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The National Office for the Prevention of Domestic, Sexual and Gender-based Violence.

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  1. Minister Flanagan brings landmark Domestic Violence Act into operation
  2. Domestic Violence Act 2018 improves legal protections available to victims of domestic violence.

Minister Flanagan brings landmark Domestic Violence Act into operation

Domestic Violence Act 2018 improves legal protections available to victims of domestic violence.

Reforms bring Ireland a step closer to ratifying the Istanbul Convention

2 January 2018

 

The Minister for Justice and Equality, Charlie Flanagan TD, has announced the commencement of the Domestic Violence Act 2018. The Act improves the protections available to victims of domestic violence under both the civil and criminal law.

 

Minister Flanagan said: “Protecting and supporting victims has been a key priority for this Government. Domestic violence can have devastating physical, emotional and financial consequences for victims as well as society as a whole. The commencement of the Domestic Violence Act is a key part of the Second National Strategy on Domestic, Sexual and Gender-based Violence. It also completes a major step towards Ireland’s ratification of the Council of Europe Convention on preventing and combating violence against women and domestic violence, known as the Istanbul Convention. I would like to acknowledge the work being done by organisations who support victims of domestic violence, and their contribution in strengthening the provisions of the Act.”

 

One of the key new protections for victims under the criminal law introduced by the Act is the creation of a new offence of coercive control. This is psychological abuse in an intimate relationship that causes fear of violence, or serious alarm or distress that has a substantial adverse impact on a person’s day-to-day activities.

 

Reflecting on some of the main provisions of the act, the Minister added: “For too long, domestic violence has been seen primarily as physical abuse. The new offence of coercive control recognises that the effect of non-violent control in an intimate relationship can be as harmful to victims as physical abuse because it is an abuse of the unique trust associated with an intimate relationship.Another important provision will ensure that an intimate relationship between victim and perpetrator must be regarded as an aggravating factor in sentencing for a wide range of offences.  This new provision sends a message that society will no longer tolerate the appalling breach of trust committed by one partner against the other in an intimate context.”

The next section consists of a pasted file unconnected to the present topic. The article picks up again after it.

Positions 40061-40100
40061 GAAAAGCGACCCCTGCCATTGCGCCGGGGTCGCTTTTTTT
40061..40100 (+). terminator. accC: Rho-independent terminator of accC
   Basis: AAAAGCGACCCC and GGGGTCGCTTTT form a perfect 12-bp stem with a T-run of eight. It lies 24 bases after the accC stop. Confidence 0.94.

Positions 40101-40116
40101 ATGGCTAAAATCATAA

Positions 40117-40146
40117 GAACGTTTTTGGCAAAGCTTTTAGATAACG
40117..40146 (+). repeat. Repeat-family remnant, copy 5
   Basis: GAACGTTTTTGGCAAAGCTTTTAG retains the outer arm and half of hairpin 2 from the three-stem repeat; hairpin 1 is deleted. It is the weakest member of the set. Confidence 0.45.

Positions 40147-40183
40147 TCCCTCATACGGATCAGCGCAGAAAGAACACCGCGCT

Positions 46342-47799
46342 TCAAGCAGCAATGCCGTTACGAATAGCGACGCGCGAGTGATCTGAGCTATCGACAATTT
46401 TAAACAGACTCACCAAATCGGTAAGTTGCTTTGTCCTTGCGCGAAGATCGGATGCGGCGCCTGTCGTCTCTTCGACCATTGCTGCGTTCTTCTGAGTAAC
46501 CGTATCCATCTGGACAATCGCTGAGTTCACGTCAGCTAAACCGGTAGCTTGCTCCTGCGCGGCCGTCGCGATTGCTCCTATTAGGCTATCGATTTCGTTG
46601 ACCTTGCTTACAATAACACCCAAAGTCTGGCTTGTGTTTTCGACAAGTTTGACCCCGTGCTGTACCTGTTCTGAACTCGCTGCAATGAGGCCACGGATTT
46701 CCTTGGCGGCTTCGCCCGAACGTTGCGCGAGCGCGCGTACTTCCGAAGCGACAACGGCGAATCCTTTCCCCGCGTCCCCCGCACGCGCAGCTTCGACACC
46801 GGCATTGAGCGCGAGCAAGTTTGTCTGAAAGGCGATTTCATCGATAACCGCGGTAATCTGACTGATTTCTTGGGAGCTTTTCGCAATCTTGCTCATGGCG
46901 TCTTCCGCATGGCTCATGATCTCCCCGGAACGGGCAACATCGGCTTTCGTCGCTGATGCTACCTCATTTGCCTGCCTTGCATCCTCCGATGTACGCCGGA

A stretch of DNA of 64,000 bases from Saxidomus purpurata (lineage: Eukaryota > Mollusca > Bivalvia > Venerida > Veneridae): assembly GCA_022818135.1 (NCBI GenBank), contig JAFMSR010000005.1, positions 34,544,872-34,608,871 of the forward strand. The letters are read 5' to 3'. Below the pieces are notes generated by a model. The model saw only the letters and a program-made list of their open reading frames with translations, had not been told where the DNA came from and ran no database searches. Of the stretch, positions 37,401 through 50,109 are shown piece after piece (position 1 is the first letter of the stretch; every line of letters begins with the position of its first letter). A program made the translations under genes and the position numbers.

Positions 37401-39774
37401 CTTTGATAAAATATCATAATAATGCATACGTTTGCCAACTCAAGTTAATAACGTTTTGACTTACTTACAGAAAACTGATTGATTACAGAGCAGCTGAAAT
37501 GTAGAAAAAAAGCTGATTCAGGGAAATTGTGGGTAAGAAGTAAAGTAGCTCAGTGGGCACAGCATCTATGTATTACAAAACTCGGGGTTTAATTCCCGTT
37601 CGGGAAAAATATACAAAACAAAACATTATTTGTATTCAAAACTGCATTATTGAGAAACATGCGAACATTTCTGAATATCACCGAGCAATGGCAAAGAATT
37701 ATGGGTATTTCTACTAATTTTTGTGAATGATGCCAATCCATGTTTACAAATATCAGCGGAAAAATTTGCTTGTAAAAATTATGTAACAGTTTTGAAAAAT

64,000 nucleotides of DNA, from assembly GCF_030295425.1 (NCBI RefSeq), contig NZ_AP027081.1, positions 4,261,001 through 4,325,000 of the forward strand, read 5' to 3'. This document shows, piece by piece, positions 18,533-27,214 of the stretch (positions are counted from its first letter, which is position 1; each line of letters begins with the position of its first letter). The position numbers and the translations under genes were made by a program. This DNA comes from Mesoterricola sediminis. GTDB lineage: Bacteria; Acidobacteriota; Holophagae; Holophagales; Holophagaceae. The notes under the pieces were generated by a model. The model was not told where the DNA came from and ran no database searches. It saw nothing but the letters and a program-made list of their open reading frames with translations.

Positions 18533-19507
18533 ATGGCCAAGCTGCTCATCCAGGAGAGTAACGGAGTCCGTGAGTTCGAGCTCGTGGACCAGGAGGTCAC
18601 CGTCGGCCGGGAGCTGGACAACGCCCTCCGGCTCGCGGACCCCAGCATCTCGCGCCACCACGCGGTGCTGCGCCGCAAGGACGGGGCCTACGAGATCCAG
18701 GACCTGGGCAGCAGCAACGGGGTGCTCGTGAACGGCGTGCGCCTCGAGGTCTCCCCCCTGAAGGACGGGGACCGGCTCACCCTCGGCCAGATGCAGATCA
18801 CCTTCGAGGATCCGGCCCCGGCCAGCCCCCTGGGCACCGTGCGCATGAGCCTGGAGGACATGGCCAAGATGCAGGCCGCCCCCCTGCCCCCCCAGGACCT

The main improvements to the law contained in the Act are:

 

  • An extensive but non-exhaustive list of factors that courts must consider when dealing with applications for domestic violence orders.
  • Safety orders will be available to persons who are in intimate relationships but who are not cohabiting.
  • Victims of domestic violence will be able to apply for an emergency barring order, lasting for 8 working days, where there is an immediate risk of significant harm. Emergency barring orders may be granted even if the victim has no legal or beneficial interest in the property or has an interest which is less than the perpetrator’s.
  • Protection against cross-examination conducted in person of the applicant or respondent by the respondent or the applicant respectively where orders are being sought.
  • Courts will be required to give reasons for decisions relating to applications for orders under the Act.
  • It will be possible for victims to give evidence by live television link both in civil cases and in criminal cases for breaches of orders.
  • A victim will have the possibility of being accompanied to court by a person of his or her choice to provide support during a civil hearing.
  • The court will be able to seek the views of children where a safety or barring order is sought on behalf of a child. The court will have the option of appointing an expert to assist the court to ascertain the views of the child.
  • The Courts Service will have an obligation to offer victims information on domestic violence support services.
  • The courts will have the possibility of recommending that a perpetrator engages with services such as programmes aimed at perpetrators of domestic violence, addiction or counselling services.
  • Restrictions will be put in place on media reporting and attendance by the general public at criminal court proceedings for breaches of civil domestic violence orders. 
  • A new criminal offence of forced marriage. 
  • A new criminal offence of coercive control.
  • Where a violent or sexual offence is committed by a person against his or her spouse, civil partner or person with whom he or she is in an intimate relationship, that fact shall be an aggravating factor at sentencing.
  • The legislative provisions that enable persons who are aged under 18 to marry are repealed.

·         Existing provisions on domestic violence are brought together in one piece of legislation to make the legislation easier to use.

 

The commencement of the Domestic Violence Act is a key part of the Second National Strategy on Domestic, Sexual and Gender-based Violence 2016-2021.  As part of this strategy, the national awareness campaign “What would you do?” aims to bring about a change in long-established societal behaviours and attitudes to domestic and sexual violence and to activate bystanders with the aim of decreasing and preventing this violence. 

 

The Domestic Violence Act 2018 is available at www.irishstatutebook.ie/eli/2018/act/6/enacted/en/html